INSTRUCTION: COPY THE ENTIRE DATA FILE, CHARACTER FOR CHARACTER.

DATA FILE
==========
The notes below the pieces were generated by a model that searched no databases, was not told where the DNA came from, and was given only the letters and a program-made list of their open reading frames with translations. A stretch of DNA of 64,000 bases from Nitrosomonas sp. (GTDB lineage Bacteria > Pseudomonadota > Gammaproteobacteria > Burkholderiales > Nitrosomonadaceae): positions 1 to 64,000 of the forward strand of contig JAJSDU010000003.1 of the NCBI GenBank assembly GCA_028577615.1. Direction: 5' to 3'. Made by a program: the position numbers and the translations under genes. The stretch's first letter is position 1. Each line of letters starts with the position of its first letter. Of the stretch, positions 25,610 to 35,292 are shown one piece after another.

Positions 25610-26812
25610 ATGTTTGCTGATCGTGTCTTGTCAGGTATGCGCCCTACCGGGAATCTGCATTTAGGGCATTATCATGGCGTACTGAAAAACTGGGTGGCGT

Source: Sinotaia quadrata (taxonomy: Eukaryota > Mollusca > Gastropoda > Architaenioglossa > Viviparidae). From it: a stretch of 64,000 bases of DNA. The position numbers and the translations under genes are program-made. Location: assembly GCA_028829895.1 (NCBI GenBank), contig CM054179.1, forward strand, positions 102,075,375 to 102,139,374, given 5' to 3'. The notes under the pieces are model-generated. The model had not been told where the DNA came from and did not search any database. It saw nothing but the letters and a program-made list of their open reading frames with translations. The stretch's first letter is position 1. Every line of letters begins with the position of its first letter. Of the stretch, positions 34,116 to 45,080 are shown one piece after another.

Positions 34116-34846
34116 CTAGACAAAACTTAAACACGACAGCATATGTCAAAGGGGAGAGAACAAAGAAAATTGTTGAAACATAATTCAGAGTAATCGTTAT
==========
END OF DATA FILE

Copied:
The notes below the pieces were generated by a model that searched no databases, was not told where the DNA came from, and was given only the letters and a program-made list of their open reading frames with translations. A stretch of DNA of 64,000 bases from Nitrosomonas sp. (GTDB lineage Bacteria > Pseudomonadota > Gammaproteobacteria > Burkholderiales > Nitrosomonadaceae): positions 1 to 64,000 of the forward strand of contig JAJSDU010000003.1 of the NCBI GenBank assembly GCA_028577615.1. Direction: 5' to 3'. Made by a program: the position numbers and the translations under genes. The stretch's first letter is position 1. Each line of letters starts with the position of its first letter. Of the stretch, positions 25,610 to 35,292 are shown one piece after another.

Positions 25610-26812
25610 ATGTTTGCTGATCGTGTCTTGTCAGGTATGCGCCCTACCGGGAATCTGCATTTAGGGCATTATCATGGCGTACTGAAAAACTGGGTGGCGT

Source: Sinotaia quadrata (taxonomy: Eukaryota > Mollusca > Gastropoda > Architaenioglossa > Viviparidae). From it: a stretch of 64,000 bases of DNA. The position numbers and the translations under genes are program-made. Location: assembly GCA_028829895.1 (NCBI GenBank), contig CM054179.1, forward strand, positions 102,075,375 to 102,139,374, given 5' to 3'. The notes under the pieces are model-generated. The model had not been told where the DNA came from and did not search any database. It saw nothing but the letters and a program-made list of their open reading frames with translations. The stretch's first letter is position 1. Every line of letters begins with the position of its first letter. Of the stretch, positions 34,116 to 45,080 are shown one piece after another.

Positions 34116-34846
34116 CTAGACAAAACTTAAACACGACAGCATATGTCAAAGGGGAGAGAACAAAGAAAATTGTTGAAACATAATTCAGAGTAATCGTTAT